A method of growing fruit and vegetables that needs little land, uses two-thirds less water, and increases productivity seven times. Too good to be true? Not quite, but it asks more of you. At a demonstration plot at the Manicaland Agricultural Show in Zimbabwe in 1997, 50-year old Oliver Waziweyi showed off his poor man s garden , according to a report in The Manica Post. Using hydroponics or growing food in chemically-enriched water he explained that one needs neither land nor soil. His garden occupied just one square metre of land, and had ten strawberry plants, four peas, ten spinach, six covo, one pineapple, six shallots, ten carrots, four herbs, two cabbages, three lettuces and several flowers. The plants were growing in bamboo sleeves, with four centimetres of water in the bottom, and requiring just five litres of water a day. A very ancient medium Hydroponics is also a rich person s technology, used increasingly by astronauts on missions in space. It is a historian s technology too, thought to have been behind the Hanging Gardens of Babylon several thousand years ago, and the floating gardens on Lake Titicaca high in the Andes mountains of South America. In more recent times, market gardeners in the Netherlands, a 'hydroponic nation' composed of waves of refugees who took shelter in a very soggy wetland, have turned hydroponics into an intensive industry, pushing even exotic fruits out of nutrient-enriched water under the glare of 24-hour lighting. Despite its ancient origins, it is only since the Second World War (1939-1945) that hydroponics have been properly researched and applied. As with many innovations, it was a war that stimulated the research, then into nutriculture , as part of Britain s Grow More Food campaign, and to feed military personnel in transit in such non-arable places as Ascension Island in the Atlantic and Bahrein in the Gulf. In the last 50 years, the technology has spread fast in wealthy arid zones, in the land-scarce industrial world, in southern Africa and in several ACP island states. The last decade has seen the technology simplified, for household use, indoors and in greenhouses, raising the question: why did we wait so long? Essential: correct mix of nutrients The simple key to hydroponics is the understanding that a plant does not need to grow in soil, as long as it can get from elsewhere the physical support and the nutrients normally provided by the soil. Indeed, soil is a least preferred medium , compared with clean water in a bacteria-free sterile container such as plastic trays and other non-corrosive units. This avoids soil-borne pests and weeds, and saves labour. The thirteen nutrients which a plant needs, in addition to carbon dioxide and oxygen from the air, can be bought in mineral form, or with great care made in organic form. The nutrients, which include magnesium, sulphur, potassium and nitrate nitrogen, can be obtained in powder form and dissolved into water in an exact mixture. This is a much more precise way of feeding a plant than trying to calculate a soil s fertility and the amount of fertilisers to be added, having taken into account the tendency of a soil to leach water and nutrients away from plants. This need for precision can be met by buying usually importing ready-made mixes of nutrients. A realistic alternative is to make your own mixture, by very carefully following standard recipes or formulae, with such detail as 293 grams of potassium nitrate for each 1000 litres of water. A very precise pair of fine-tuned scales is definitely part of the tool kit of the hydroponic farmer! Furthermore, since all nutrients in the water will be used by the plant, the water will be safer to recycle (heat at 85 degrees for 3 minutes) than run-off water with fertiliser residues. More folksy, but in fact more complex, is the mixing of the same nutrients from organic sources, such as chicken manure, compost, worm casts, wood ash and straw. Most practitioners advise against this approach, if there is a possibility of using a mineral mix instead. There are risks of infection and contamination, and measures are less precise. Indeed, in the popular hydroponics movement, a vital area for attention is how to break down into simple detail the precise composition of an organic nutrient mixture, as has been done for the inorganic. Stop the hostilities please! It is this attention to detail that has fed the reluctance of much of the scientific community to promote hydroponics as a way to improve food variety and production, for home consumption or for resale. This is a shame. Surely the most magnificent science is not the most complicated and impenetrable, but the one which, despite its complexity, has been made simple and affordable to the man and woman in the street, in the field, in the backyard and increasingly on the rooftop. We should be making hydroponics more accessible, and more acceptable. It is everyone s right to grow, grow, grow! [caption to illustration] Science on the street: three growing beds will yield salad for a family. A yard full of herb beds became a business in Dakar. Start-up costs: US $30. To know more: Global Hydroponic Network, PO Box 151, Corvallis, Oregon 97339, USA Website: www.hydrogarden.com Email: email@example.com Further reading: Home hydroponic gardens GHN, 240 pp. US$ 34.95 Euro 40.95 Global Hydroponic Network PO Box 151, Corvallis, Oregon 97339, USA Website: www.hydrogarden.com Email: firstname.lastname@example.org Reviewed in Spore 90.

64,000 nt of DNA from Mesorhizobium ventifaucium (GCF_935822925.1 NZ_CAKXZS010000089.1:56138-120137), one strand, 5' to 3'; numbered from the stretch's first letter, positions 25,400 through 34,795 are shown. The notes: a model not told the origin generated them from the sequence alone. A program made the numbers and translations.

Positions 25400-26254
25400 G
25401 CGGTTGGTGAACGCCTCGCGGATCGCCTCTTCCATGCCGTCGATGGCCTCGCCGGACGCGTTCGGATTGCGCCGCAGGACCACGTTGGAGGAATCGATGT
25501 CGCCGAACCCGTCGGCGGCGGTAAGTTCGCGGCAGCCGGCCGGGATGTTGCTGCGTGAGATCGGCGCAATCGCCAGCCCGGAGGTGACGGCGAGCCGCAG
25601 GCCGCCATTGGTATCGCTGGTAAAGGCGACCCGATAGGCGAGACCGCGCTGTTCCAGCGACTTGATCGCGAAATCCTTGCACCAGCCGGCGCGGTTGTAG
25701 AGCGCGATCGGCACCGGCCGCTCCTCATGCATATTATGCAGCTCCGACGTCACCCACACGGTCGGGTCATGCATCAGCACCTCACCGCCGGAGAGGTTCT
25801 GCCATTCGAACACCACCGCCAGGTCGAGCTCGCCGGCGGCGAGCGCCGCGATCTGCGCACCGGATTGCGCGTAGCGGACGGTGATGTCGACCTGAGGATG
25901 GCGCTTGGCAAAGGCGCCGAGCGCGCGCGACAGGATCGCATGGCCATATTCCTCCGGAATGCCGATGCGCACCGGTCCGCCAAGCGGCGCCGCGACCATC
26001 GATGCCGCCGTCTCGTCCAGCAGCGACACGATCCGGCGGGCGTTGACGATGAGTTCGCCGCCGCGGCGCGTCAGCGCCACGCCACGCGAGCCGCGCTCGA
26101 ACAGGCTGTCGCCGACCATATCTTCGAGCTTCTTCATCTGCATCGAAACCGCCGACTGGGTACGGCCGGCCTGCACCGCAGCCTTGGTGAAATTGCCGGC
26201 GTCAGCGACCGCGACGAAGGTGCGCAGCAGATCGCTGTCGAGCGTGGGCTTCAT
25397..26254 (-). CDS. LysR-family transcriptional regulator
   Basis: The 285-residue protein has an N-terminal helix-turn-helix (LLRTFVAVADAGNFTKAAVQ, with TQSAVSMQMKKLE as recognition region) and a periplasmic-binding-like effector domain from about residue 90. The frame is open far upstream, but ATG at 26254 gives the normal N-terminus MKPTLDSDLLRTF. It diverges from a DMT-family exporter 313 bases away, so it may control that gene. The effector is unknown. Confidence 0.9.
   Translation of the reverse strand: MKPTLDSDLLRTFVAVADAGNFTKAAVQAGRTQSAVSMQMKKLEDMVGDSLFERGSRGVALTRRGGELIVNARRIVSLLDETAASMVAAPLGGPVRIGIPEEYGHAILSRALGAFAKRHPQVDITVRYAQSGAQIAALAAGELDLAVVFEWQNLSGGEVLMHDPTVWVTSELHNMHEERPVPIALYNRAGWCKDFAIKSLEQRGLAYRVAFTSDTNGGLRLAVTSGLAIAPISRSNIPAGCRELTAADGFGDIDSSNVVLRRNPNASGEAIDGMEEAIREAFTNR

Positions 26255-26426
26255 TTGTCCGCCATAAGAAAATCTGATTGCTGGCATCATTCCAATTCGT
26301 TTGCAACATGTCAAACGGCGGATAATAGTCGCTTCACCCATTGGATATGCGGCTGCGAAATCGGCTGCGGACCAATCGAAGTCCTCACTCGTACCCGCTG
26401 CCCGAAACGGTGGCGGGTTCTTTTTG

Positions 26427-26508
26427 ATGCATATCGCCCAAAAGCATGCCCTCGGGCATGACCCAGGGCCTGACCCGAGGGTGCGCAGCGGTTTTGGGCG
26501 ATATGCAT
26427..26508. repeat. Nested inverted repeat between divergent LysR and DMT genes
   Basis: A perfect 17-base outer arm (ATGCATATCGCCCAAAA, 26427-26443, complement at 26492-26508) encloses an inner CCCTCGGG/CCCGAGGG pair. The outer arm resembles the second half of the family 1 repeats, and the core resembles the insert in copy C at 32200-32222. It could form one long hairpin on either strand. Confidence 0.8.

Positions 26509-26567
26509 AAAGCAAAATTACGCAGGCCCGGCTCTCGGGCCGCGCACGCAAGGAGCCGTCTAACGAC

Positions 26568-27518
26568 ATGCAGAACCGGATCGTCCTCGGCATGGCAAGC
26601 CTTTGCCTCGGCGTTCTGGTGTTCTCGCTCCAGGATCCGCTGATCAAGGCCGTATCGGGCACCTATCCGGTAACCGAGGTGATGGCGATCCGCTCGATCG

SubjectsCROP PRODUCTION AND PROTECTION;
- CTA Spore (English)